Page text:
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Vista's weekly traffic stopper

September 06, 1990|HOKU GILBERT

If you long for the days of the simple country street fair, perhaps a visit to the Vista Main Street Festival and Farmer's Market will rekindle some fond memories.

Every Thursday night between mid-April and December, several blocks of East Vista Way close to automobiles and become overrun with pedestrian traffic. The street festival, organized by the Vista Town Center Assn., is in its fourth year. When it started in the fall of 1986, it ran for 10 weeks and attracted no more than 1,500 people at a time. Today, the fair draws 5,000 to 7,500 people, and some are coming regularly from south Orange and Riverside counties.

In addition to 35 booths for farmers, there are 75 to 85 other vendors who sell jewelry, clothing, country crafts, woodwork and art. Services offered include blood-pressure checks, face painting, cosmetics, diet and health aids, and chiropractic assistance. The fair offers 15 food booths with both popular and specialized tastes in mind, ranging from Thai food to rhubarb pie.

There is live entertainment and, for children, an inflated covered mat to play on, "Pop-Shot" basketball shooting, and ceramics painting supplied by the shop "Kids N' Paint."

Some merchants who started out with small booths at the festival have gone on to establish storefront businesses, according to Vicki Barringer of the association.

"More and more merchants are beginning to understand the theater market concept," Barringer said. "This festival is mainly for downtown merchants to get acquainted with another segment of business. They can be exposed to several thousand people on a Thursday night, while they'll maybe only see a hundred during the day."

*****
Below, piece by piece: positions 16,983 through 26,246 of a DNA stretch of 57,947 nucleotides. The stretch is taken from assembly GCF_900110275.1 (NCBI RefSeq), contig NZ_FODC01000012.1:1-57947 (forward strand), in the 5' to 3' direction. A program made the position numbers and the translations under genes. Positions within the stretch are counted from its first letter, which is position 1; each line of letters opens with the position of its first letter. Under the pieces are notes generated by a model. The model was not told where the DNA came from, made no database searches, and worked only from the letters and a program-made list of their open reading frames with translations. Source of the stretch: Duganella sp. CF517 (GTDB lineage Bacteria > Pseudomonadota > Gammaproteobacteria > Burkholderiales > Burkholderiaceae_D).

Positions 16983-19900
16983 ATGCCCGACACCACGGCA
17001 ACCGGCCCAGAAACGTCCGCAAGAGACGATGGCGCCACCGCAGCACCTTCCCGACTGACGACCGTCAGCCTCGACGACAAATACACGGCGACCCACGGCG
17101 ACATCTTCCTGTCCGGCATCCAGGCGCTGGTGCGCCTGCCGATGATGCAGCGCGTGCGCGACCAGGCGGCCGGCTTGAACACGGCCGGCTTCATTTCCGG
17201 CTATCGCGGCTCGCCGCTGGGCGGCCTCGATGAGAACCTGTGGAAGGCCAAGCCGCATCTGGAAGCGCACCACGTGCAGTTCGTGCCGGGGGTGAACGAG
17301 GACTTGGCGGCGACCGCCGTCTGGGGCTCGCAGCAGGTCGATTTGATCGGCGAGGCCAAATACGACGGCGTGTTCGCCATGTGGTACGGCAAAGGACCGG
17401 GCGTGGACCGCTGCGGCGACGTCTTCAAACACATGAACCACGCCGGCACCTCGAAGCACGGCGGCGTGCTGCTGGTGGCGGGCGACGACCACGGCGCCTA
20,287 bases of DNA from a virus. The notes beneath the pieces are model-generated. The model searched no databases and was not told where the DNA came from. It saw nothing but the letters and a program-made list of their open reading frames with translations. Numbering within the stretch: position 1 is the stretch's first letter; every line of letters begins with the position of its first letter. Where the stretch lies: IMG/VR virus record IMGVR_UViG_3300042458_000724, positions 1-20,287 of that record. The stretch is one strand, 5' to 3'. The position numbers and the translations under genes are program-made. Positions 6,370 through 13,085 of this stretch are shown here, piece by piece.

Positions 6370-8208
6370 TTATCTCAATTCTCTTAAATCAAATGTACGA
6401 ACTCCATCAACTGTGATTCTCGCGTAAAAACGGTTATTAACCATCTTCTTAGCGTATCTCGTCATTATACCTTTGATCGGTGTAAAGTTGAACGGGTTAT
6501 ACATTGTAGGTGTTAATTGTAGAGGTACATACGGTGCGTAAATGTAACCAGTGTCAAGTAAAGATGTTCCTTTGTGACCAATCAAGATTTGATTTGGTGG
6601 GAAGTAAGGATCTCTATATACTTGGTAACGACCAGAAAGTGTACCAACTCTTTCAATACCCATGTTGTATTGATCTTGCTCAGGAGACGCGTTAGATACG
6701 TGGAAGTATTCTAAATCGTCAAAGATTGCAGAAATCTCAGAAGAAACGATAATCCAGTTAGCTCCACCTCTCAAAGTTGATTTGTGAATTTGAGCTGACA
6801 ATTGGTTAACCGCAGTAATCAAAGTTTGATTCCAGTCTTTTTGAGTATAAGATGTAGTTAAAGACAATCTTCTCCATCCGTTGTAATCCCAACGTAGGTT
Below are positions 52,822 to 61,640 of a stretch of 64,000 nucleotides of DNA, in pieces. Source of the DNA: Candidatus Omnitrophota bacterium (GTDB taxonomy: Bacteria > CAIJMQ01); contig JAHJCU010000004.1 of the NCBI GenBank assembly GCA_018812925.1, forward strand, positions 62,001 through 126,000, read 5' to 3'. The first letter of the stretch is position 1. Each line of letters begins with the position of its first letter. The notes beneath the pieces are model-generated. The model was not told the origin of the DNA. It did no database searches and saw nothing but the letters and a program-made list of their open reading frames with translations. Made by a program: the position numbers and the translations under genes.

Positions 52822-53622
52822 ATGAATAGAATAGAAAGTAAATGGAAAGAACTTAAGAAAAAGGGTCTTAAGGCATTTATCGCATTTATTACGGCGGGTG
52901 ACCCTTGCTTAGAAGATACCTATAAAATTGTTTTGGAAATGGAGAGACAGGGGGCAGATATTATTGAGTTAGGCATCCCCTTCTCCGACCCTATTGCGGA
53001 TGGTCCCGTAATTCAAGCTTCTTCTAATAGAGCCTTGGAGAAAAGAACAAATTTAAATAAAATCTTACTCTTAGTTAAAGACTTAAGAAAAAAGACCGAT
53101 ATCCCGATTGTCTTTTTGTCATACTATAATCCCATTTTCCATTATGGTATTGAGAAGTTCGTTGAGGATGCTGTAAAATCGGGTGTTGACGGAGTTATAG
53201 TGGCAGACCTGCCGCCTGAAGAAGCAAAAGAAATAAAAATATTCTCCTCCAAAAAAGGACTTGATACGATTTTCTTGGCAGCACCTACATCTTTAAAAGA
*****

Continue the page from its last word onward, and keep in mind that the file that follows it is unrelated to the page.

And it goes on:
Barringer, who has directed the program since 1987, is pleased with its progress.

"We recently did a survey of people attending. In addition to folks from Vista, we found a strong mix of people from surrounding communities," she said. "People said that they really liked the social atmosphere. And we have a large return crowd--every two to three weeks, on average."

Vendors and customers chat amiably on a first-name basis, and certain regulars have developed nicknames, such as the Strawberry Lady, reputed by festival-goer Sheryl Hunt to have the best selection of strawberries in town.

Jenny Sharpel, promotions coordinator for the festival, wears a big red crab hat to each street festival, and is known as the Crab Lady. Her job is to provide a good mixture of booths and activities. Prospective vendors must fill out a detailed application and meet with Sharpel to discuss their business proposition.

"We have some turnover, but a lot of vendors are the same ones that started with us four years ago," said Barringer. There is also room for some new exhibitors, she said. "If it's a unique item, we may be able to get it in within a month, depending upon turnover."

Barringer and Sharpel want to see a market environment for the festival that will keep people excited about what is offered and anxious to come back.


East Vista Way, between South Santa Fe and Citrus avenues

When: 6 to 9 p.m. Thursdays, April through December

Special Events: September Heritage Festival; October Harvest Festival. Last Thursday of October is "Safe Trick O' Treat" night for children.

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